Australian Open will go ahead as planned, insists tournament chief Tiley

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A host of players must stay in their hotel rooms for 14 days, but the Australian Open chief says the tournament will not be postponed.

The Australian Open will go ahead as scheduled despite 47 players being forced into hard lockdown amid positive COVID-19 cases, according to Tennis Australia’s CEO Craig Tiley.

The tournament was plunged into a crisis on Saturday when two positive cases were detected on two charter flights carrying players into Melbourne.

Tournament officials said two passengers on a flight from Los Angeles that arrived on Friday morning had tested positive, along with one passenger who travelled in from Abu Dhabi.

None of those who tested positive were said to be players, although one was described as a “participant”, which may mean a member of a player’s entourage.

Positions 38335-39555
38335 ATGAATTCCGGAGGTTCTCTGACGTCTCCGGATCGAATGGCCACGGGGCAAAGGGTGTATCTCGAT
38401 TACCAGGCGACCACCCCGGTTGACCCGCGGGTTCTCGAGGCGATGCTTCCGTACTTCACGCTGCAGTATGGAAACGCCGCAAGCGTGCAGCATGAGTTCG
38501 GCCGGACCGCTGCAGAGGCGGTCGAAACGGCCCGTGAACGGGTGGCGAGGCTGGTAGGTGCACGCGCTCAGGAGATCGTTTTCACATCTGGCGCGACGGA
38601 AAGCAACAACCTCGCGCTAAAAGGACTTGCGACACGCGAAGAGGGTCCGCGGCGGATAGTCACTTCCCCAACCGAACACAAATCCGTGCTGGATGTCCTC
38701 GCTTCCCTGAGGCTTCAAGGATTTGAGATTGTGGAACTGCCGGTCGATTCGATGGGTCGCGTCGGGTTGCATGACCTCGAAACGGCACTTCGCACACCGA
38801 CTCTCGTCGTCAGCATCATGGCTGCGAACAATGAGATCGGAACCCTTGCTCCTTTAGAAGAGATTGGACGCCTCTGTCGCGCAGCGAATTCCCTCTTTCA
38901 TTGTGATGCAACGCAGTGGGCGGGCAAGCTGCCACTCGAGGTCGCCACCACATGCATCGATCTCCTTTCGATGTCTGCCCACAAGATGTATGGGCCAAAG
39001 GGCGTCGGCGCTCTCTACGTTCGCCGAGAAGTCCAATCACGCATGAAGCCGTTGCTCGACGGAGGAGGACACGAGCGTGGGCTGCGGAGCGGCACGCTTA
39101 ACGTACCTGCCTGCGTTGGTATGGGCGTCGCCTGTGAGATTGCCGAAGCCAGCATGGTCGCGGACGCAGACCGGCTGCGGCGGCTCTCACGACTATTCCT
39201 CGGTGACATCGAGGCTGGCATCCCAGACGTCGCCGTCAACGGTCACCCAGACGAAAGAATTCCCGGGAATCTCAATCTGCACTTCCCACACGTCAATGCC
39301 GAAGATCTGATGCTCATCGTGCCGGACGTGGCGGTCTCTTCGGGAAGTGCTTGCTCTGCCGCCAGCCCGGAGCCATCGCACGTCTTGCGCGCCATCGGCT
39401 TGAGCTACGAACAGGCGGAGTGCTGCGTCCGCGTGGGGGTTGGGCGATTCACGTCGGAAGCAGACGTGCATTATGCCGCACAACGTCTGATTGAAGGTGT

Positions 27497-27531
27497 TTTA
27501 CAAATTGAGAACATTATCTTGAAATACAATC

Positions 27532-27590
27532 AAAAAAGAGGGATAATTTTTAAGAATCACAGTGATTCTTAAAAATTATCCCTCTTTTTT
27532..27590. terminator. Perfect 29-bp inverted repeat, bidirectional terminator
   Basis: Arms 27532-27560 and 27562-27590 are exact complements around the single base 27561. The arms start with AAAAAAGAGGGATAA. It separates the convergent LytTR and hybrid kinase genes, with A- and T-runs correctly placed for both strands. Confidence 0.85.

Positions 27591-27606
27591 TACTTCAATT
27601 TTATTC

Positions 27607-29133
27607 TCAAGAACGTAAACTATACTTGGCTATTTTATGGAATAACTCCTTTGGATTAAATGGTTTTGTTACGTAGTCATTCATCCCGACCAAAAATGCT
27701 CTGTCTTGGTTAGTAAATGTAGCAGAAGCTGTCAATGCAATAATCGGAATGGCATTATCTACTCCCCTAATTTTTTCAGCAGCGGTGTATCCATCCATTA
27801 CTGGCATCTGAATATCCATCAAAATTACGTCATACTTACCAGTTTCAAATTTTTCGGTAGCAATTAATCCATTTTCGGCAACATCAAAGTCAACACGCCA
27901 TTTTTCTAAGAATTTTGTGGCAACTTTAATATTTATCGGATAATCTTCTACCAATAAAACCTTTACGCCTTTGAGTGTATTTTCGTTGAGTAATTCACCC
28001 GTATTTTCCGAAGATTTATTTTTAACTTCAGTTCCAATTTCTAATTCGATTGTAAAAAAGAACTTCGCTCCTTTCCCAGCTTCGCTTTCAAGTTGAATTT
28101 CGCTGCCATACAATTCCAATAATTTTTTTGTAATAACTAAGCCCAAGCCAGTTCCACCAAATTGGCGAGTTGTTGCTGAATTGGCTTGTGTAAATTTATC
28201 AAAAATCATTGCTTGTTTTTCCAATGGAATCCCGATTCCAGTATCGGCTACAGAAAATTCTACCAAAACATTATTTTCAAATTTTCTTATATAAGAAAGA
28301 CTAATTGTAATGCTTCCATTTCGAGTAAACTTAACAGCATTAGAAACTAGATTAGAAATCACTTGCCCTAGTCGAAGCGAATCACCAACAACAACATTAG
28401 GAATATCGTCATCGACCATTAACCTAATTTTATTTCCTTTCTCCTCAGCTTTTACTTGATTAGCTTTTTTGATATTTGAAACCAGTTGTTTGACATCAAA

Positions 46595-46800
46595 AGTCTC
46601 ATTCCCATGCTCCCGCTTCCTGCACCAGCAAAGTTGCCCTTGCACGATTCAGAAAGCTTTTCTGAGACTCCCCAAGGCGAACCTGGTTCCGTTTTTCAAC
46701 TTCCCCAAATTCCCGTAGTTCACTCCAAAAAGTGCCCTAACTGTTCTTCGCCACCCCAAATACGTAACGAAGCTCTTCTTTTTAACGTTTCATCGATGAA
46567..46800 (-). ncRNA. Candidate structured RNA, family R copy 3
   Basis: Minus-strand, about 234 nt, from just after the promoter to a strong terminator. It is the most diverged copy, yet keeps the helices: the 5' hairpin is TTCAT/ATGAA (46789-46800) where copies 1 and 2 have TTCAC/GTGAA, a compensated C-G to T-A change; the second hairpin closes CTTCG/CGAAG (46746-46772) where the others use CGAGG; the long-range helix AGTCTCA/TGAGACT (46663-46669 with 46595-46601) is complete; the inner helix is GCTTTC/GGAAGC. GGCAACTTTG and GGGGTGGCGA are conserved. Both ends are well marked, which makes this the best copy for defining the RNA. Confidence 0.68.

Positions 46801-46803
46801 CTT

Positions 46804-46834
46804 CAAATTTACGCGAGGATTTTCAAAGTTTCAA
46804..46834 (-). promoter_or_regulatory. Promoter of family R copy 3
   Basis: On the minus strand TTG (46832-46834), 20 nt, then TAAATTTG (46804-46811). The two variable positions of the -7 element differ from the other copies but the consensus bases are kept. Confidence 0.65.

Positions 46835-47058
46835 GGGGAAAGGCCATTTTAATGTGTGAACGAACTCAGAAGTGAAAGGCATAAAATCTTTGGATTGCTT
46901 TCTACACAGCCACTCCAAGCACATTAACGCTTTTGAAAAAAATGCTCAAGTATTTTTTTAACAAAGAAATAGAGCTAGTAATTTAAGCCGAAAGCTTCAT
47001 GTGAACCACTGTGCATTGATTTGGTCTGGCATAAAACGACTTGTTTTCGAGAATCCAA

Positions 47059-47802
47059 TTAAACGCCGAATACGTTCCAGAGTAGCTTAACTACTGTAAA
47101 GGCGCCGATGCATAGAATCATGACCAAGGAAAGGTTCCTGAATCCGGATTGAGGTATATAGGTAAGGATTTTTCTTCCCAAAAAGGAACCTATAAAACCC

Australia’s Department of Health and Human Services (DHHS) said those aboard the flights were considered ‘close contacts’ of those with the virus, and that means they will be confined to their hotel bedrooms for the next two weeks.

Isolating players are unable to leave their hotel rooms for 14 days until they are medically cleared, but Tiley insists there are no plans to postpone the tournament. 

“It’s not something we wanted to happen,” he told The Today Show. “We were hoping every flight would be okay. We’re in this situation, we have to deal with it.

“The Australian Open is going ahead and we’ll continue to do the best we can possibly do to ensure those players, who are not in a great position, find it somewhat acceptable.

“We’re planning on February 8, we do have that buffer time in there. We’re looking forward to welcoming fans to the Australian Open.

“Ticket sales have been going well, we’ve got two weeks of great tennis and our intention is to continue with those dates.”

The Australian Open has pulled out all the stops in an effort to get the grand slam on, and that has meant all players have had to arrive early and go into quarantine, although most will be allowed to spend five hours outside their hotel rooms each day, to allow for practice and gym work.

Such limited liberties will not be afforded to those hit by the news of the positive tests on their flights.

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